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11/21/2022

Resolving excess inventory over the holiday season—and beyond

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Retailers need to apply technology to inventory management.

With the worst of the COVID-19 pandemic—and its social and economic side effects—seemingly behind us, retailers are anxious to rebound during what we can expect to be the most robust holiday shopping season in three years.

On the plus side, ocean freight costs are settling toward near pre-pandemic levels, thanks to stabilizing oil prices, improved capacities at inbound ports, and a general normalization of consumer demand.

However, lower costs have yet to translate into reliability, as on-time performance among the world’s major shipping lines continues to lag below 50%, versus 80% prior to 2020 according to September data from Sea-Intelligence.

When retailers worry whether “their ship will come in” (literally), they compensate by continuing to place advance orders for as much pre-season merchandise as suppliers might promise. The results are gluts of mistimed inventory—which, combined with rising inflation and pivoting consumer spending habits—spiraled into a perfect storm that’s battered most of the retail landscape.

Until recently, the demand and consumer sentiment remained high despite rising inflation. It felt like all product demand was inelastic to price increases. However, the recent Q3 earnings have started showing the pressures of inflation on buying patterns. With credit card debt at a 20-year high, and inflation yet to be cooled down, we are entering into an interesting holiday season that will be challenging for many retailers.

Proof in the numbers

According to benchmark U.S. Census statistics, the average adjusted total inventory across retail for June/July/August timeframe over the past four years has steadily trended upward to $548 million in 2022 from $409 million in 2018.

Effects of excess inventory can be tracked across several retail sectors:

  • Building materials and garden supplies appear to currently bear the brunt of the impact, with inventory levels in August 2022 50% higher than pre-pandemic as interest rate increases cool the housing market and post-lockdown consumers look toward travel and other outside experiences over gardening and home upgrades. This trend extends into big-ticket household items such as furniture and large appliances, estimated at almost $32.3 million as of August 2022.
  • General merchandiseinventory in August 2022 is over 36% more than pre-pandemic levels—an all-time high—long after the frenzied shortages of early 2020. We can anticipate retailers’ strong promotional and markdown pricing in this sector over the coming months to finally move products out the door, impacting their earnings. In many cases, a systematic, analytical approach to forecasting, buying, and promotions could have avoided looming inventory imbalances.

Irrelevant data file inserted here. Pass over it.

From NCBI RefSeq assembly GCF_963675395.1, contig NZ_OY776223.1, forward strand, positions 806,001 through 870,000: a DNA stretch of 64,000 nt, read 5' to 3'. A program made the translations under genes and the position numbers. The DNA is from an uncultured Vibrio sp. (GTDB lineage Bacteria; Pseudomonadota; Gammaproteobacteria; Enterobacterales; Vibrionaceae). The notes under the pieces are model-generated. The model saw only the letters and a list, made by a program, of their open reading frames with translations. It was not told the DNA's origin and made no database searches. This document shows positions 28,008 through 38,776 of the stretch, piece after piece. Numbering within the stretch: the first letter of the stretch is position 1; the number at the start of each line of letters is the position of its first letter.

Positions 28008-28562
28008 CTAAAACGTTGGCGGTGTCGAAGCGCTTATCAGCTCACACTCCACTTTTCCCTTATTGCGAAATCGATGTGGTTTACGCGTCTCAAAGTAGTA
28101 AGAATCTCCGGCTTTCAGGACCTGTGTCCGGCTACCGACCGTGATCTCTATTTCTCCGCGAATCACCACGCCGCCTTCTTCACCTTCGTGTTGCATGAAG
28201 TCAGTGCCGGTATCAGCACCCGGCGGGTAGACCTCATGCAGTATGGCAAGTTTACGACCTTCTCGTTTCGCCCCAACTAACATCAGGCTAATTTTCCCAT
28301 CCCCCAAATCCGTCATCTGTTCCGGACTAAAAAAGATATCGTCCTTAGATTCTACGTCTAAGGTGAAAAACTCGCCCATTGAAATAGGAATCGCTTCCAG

• Clothing & accessoriesmay have seen the earliest out-of-season inventory gluts but have generally done a consistent job of restoring favorable inventory-to-sales ratios, on average lower than pre-pandemic levels, despite the challenges of inflation thanks in large part to aggressive, data-driven pricing and markdown strategies. Department stores, on the whole, have likewise been trending upward and are increasingly poised to maintain right-sized inventories into the holiday season and beyond.
  • One notable exception to the excess inventory crisis is the motor vehicle & parts sector, still plagued by materials and supply chain issues, resulting in a 20% inventory shortage. New car prices likely won’t drop anytime soon.
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Entering the 2022 holiday season, retail inventory-to-sales ratios (excluding the auto sector) are generally on the upswing, despite lingering inventory imbalances. [Source: U.S. Census Bureau]

Back to the future

On the whole, there’s much reason for retailers to be cautiously optimistic heading into the crucial holiday season of 2022, but the early signs are not promising. Supply chain disruptions slowly but surely continue to ease, suppliers’ fill rates are becoming more reliable, and logistics costs are trending downward.

Yet a slew of uncertainty remains. Abrupt changes in COVID-19 policies in Asia could quickly impact global commerce, as may the wavering conflict in Eastern Europe. At home, corrective interest rate hikes by the Federal Reserve can prove “bitter medicine” in the short term, alarming stock traders and retail consumers alike. Could the 2022 holiday shopping season be an economic “last hurrah” before an approaching recession we’re being warned about?

Meanwhile, labor shortages continue to hinder every point along the retail value chain, from interstate trucking routes to the regional distribution centers to the local sales floor. We see a slowdown in blue-collar and tech jobs due to market corrections, but the services economy remains vibrant – we have more jobs than there are people wanting to work which continues to pressure retailers.

With so many external variables out there, retailers can still focus on proactive measures they can control—namely, looking ahead toward adopting advanced, data-driven forecasting tools to keep a step ahead of shifting consumer demand, accurately allocating goods across every sales channel, and automated lifecycle pricing to preserve the highest margin from every SKU.

In today’s capricious economic climate, these leading-edge technical solutions are steps retailers can take today toward becoming “disruption-proof” and maintaining their advantage in an ever-competitive marketplace.

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